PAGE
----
3.  Easily available training: With millions of people using the same technologies, developers that want to learn a new open-source technology or grow their skills have many resources, such as forums and chats. For example, a developer learning Python can look on Stack Overflow for code snippets to learn how to accomplish specific tasks. Additionally, because all of the tools are open source, you can find examples (including large enterprise applications such as WordPress) of complete applications using the language. Many communities hold virtual meetings using video tools such as WebEx and Zoom to collaborate and learn from each other. Open-source communities collaborate extensively and they’re typically welcoming of new members. Volunteering with groups such as the Eclipse Software Foundation or Apache Software Foundation often helps members make connections needed to grow their skills.

When focusing on which open-source languages to consider in terms of increasing available developer talent, Gorzinski recommends looking at languages with the biggest impact and ecosystem, such as JavaScript or Python. Developers with experience working in these languages easily pick up other related languages, such as React or Angular. He also encourages organizations to consider using the ODBC driver because it increases developer ergonomics and has the ability to test and then deploy code. 

Hiring for Open-Source Skills

Turning to open source to help overcome the skills gap requires a company to shift from hiring for specific technologies to hiring applicants with significant open-source experience. Gorzinski says you can train an experienced open-source developer very easily on a new language, but teaching a programmer open-source skills from scratch requires much more time. By being lenient on platform experience requirements, companies can tap into many experienced open-source developers whose skills easily transfer.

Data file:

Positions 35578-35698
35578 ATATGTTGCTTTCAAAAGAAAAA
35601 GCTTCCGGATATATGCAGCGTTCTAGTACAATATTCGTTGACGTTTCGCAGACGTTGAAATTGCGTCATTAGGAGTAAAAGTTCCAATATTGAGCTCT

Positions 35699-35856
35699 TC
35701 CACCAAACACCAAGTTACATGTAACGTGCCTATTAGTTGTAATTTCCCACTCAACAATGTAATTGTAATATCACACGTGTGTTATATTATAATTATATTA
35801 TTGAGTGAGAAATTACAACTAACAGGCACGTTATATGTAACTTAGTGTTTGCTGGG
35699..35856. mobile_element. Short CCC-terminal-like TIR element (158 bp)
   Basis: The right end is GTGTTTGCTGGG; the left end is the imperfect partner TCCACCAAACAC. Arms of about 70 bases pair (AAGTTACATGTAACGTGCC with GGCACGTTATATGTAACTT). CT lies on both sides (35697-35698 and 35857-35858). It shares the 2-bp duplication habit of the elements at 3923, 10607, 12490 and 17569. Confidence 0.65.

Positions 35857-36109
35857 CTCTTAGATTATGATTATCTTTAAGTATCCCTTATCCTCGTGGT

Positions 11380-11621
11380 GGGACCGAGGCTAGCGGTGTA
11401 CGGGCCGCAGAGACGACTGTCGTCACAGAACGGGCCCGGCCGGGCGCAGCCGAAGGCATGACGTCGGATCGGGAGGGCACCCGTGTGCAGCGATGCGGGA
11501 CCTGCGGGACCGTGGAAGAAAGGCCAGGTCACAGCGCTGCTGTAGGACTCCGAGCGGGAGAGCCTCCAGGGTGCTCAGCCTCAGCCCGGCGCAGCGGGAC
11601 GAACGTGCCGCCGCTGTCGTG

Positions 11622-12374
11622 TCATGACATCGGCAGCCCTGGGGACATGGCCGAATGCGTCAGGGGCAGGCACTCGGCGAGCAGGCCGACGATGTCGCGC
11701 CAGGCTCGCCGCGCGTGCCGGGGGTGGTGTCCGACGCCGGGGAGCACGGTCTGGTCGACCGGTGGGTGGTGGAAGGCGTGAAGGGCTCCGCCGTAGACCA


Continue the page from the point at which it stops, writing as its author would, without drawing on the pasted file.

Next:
Gorzinski offers the following additional tips when looking for open-source developers:

  • Be open to remote developers: Because of today’s technology, developers can create systems from anywhere in the world. Companies significantly limit their options by focusing on a single geographic area. 
  • Remove platform experience from job ads: One of the top React developers in the country may not apply to a job ad mentioning IBM i because they lack the specific experience. However, they would quickly learn the platform because using these technologies on IBM i is not overly different from their past experience. 
  • Prioritize candidates with GitHub accounts noted on their resume: Applicants willing to share their GitHub ID with potential employers show that they’re active contributors to the open-source community and confident enough in their skills to put their code on display. While other venues exist for sharing code, GitHub remains an internationally recognized repository. Additionally, spending personal time on coding shows motivation and commitment to technology. Developers who contribute to public open-source projects undergo code reviews, which shows a willingness to collaborate and accept criticism. 

Creating a Culture of Innovation Through Open Source

In addition to hiring developers with open-source experience, organizations must continue to create a culture of learning and flexibility for the organization and developers to move forward. The open-source approach prevents organizations from tying their development options only to their currently available skill sets. Companies limited in their new development by their employees’ current skills are going to stagnate in an industry where innovation is happening right now.

“All around the globe, all around the clock, people are innovating with open-source technologies. By embracing open source, your company taps into the mindshare with open source through these technologies you can leverage today,” says Gorzinski. “If your team (in a broader sense) includes these millions of people, then both the concept and reality of the skills gap are much less daunting to your business.”